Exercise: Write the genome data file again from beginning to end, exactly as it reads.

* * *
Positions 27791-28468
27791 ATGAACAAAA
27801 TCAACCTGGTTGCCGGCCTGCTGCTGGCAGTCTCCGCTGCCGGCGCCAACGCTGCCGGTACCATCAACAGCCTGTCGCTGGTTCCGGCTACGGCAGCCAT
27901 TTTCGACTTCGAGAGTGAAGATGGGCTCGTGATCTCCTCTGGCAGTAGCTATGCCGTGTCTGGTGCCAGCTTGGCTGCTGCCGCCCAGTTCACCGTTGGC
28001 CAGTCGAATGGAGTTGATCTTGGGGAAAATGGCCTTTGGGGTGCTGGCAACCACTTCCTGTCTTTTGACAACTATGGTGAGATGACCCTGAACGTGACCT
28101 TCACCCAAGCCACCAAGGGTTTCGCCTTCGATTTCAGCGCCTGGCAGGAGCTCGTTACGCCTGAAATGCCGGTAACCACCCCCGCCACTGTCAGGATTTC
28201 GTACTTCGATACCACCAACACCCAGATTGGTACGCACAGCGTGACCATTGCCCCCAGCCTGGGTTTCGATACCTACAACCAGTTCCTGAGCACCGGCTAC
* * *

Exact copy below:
Positions 27791-28468
27791 ATGAACAAAA
27801 TCAACCTGGTTGCCGGCCTGCTGCTGGCAGTCTCCGCTGCCGGCGCCAACGCTGCCGGTACCATCAACAGCCTGTCGCTGGTTCCGGCTACGGCAGCCAT
27901 TTTCGACTTCGAGAGTGAAGATGGGCTCGTGATCTCCTCTGGCAGTAGCTATGCCGTGTCTGGTGCCAGCTTGGCTGCTGCCGCCCAGTTCACCGTTGGC
28001 CAGTCGAATGGAGTTGATCTTGGGGAAAATGGCCTTTGGGGTGCTGGCAACCACTTCCTGTCTTTTGACAACTATGGTGAGATGACCCTGAACGTGACCT
28101 TCACCCAAGCCACCAAGGGTTTCGCCTTCGATTTCAGCGCCTGGCAGGAGCTCGTTACGCCTGAAATGCCGGTAACCACCCCCGCCACTGTCAGGATTTC
28201 GTACTTCGATACCACCAACACCCAGATTGGTACGCACAGCGTGACCATTGCCCCCAGCCTGGGTTTCGATACCTACAACCAGTTCCTGAGCACCGGCTAC